Thursday, 19 October 2017

Alternate Best Supporting Actor 1974: Christopher Lee in The Man With the Golden Gun

Christopher Lee did not receive an Oscar nomination for portraying Francisco Scaramanga in The Man With The Golden Gun.

The Man With the Golden Gun though not a utter failure, as common for a Moore era Bond, suffers from a disengaged lead and tonal problems, such as when it randomly becomes a Kung Fu movie briefly,  or when Clifton James unfortunately returns as the hillbilly Sheriff from Live and Let Die.

Roger Moore as per usual seems to be not taking anything very seriously which is a bit problematic when James Bond is marked for death. Bond as played by Moore only ever seems mildly concerned by this at the very worst. The film though seems somewhat aware that this Bond is almost a non-character in a way therefore it does give a certain focus to the villain right down to the opening pre-credits action sequence being devoted to our villain rather than our hero. Well if the film is going to lean on the villain a bit it is a good thing that it's played by serial film villain Christopher Lee, who has graced just about every franchise in existence with his presence at one time or antoher. Lee must be said is a particularly good fit for a Bond villain with his suave style, and deep booming voice that's perfect for the Bond style villain who loves his tailored suits, tropical villas, and overly elaborate methods of killing people. For Scarmanga the ex-KGB, ex-trick shot artist, slash high priced hit man his method technically should be swift, killing with a gold bullet and a highly impractical golden gun, however he ensures the unneeded elaboration since Scaramanga will only kill Bond after he's outsmarted him a set number of times, frankly a few too many to be honest.

Christopher Lee though brings what you'd expect him to do so which is a natural bit of gravitas for the character and is the smooth villain you'd expect him to be. Lee makes such a strong use of that devious grin of his in particular whether it is one of the many time he tricks Bond, or he deals with a no longer useful associate. Lee is simply fun to watch here as he grants a much needed shot of energy to the film through his charismatic approach to the grandiose villain. Lee though knows how to balance the style for a Bond villain with some genuine menace. This of course comes very easily to Lee as usual, and the moments where he gets his villain speeches are the best in the film. Thankfully we are granted two of these and absolutely dominates the screen in these scenes to make Scaramanga a proper threat. The only problem I'd say is that Moore never really plays off of him too much say the way Sean Connery did to Robert Shaw in From Russia With Love. Lee delivers the needed intimidation in his performance, but Moore does not really bother to reflect this himself limiting the tension of these scenes. This cannot be blamed again Lee who remains on point to the point that he work stands far above the film itself. This isn't even Lee just throwing in an as expected good villain turn, it is Christopher Lee after all. He goes further in the action scenes himself by portraying a little vulnerability and fear in Scarmanaga to try to create any sense of reality in these scenes. This is yet again wasted by Moore's excessively light touch in what ends up being a colossal disappointment in terms of the final duel. Christopher Lee though is never disappointing. He delivers a proper Bond villain in every regard however it's a shame it's a little wasted on a rather indifferent Bond.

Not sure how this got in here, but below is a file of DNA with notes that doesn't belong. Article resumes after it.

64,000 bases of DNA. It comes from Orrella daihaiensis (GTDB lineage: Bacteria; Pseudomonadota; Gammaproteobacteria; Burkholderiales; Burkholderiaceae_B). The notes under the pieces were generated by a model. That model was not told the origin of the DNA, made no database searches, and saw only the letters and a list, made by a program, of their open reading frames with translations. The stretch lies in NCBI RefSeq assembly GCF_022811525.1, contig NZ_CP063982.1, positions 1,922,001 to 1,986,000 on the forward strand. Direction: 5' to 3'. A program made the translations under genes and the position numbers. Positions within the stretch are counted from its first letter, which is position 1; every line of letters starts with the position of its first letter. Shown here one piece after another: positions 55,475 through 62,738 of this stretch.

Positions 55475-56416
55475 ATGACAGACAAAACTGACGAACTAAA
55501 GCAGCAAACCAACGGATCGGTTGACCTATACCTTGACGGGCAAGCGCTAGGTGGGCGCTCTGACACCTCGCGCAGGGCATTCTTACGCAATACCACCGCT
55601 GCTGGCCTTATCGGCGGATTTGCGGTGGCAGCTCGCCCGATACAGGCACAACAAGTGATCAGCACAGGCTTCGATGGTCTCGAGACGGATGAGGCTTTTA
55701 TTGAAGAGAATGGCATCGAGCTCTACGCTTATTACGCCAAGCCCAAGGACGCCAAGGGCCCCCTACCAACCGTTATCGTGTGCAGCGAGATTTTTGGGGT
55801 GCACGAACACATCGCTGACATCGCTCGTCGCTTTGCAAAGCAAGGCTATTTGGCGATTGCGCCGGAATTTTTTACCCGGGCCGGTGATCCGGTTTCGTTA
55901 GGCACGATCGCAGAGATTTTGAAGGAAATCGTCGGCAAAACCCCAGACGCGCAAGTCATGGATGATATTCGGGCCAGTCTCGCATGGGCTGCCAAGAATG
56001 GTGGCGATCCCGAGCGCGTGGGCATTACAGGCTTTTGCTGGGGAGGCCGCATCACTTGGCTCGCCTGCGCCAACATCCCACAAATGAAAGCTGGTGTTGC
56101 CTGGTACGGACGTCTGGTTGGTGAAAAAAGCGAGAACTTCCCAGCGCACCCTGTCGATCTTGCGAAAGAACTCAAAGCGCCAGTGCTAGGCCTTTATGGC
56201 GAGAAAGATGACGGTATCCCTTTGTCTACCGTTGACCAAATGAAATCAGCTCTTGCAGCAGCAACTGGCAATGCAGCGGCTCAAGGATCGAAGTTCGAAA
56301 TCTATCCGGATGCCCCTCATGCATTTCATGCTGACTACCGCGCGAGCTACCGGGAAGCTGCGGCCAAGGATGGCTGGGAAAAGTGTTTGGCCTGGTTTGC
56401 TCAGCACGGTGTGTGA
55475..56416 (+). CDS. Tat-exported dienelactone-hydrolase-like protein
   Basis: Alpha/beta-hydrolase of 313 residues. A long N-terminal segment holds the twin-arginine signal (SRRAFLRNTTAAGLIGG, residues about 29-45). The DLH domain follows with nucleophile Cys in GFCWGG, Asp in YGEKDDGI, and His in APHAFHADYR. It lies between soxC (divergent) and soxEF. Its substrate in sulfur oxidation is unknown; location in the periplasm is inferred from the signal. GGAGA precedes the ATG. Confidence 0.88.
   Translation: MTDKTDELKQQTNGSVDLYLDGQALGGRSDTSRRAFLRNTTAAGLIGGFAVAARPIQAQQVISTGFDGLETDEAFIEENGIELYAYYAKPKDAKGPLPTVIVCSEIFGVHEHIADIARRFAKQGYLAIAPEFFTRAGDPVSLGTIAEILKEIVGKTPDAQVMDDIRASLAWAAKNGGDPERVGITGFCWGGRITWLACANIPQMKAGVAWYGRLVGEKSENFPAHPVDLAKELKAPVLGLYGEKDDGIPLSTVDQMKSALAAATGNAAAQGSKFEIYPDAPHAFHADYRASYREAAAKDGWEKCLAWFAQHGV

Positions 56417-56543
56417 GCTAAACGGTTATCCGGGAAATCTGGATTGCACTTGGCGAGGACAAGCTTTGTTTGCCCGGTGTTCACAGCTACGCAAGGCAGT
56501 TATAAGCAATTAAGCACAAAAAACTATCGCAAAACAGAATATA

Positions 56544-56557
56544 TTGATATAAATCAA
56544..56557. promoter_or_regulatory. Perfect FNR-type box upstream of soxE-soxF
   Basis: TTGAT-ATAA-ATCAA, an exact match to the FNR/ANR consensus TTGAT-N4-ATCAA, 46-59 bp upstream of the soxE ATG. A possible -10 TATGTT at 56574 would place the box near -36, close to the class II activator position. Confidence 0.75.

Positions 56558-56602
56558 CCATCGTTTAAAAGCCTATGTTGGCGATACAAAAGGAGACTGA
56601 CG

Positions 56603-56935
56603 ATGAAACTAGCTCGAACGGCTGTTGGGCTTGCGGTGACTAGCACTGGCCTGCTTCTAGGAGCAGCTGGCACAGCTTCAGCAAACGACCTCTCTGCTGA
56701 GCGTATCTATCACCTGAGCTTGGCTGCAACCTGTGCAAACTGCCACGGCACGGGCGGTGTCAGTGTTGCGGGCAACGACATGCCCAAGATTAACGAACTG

Anonymous said...

Luke Higham

Very pleased with this rating.

Giuseppe Fadda said...

Barely remember the film. I remember him being the best part though I was not especially impressed. Thoughts on the rest of the cast?

Louis Morgan said...


James - 1(Once again intolerable as his exceptionally unfunny sheriff routine that was terrible the first time.)

Ekland - 2(Doesn't really make much of her Bond girl more than the most basic appeal of a Bond Girl.)

Adams - 2.5(She adds just a bit more in that she at least creates some idea of conflict in the moments where she betrays Lee.)

Villechaize - 2(Really just comes off as a cartoon that undercuts Lee's performance slightly given that he's always around when Lee is.)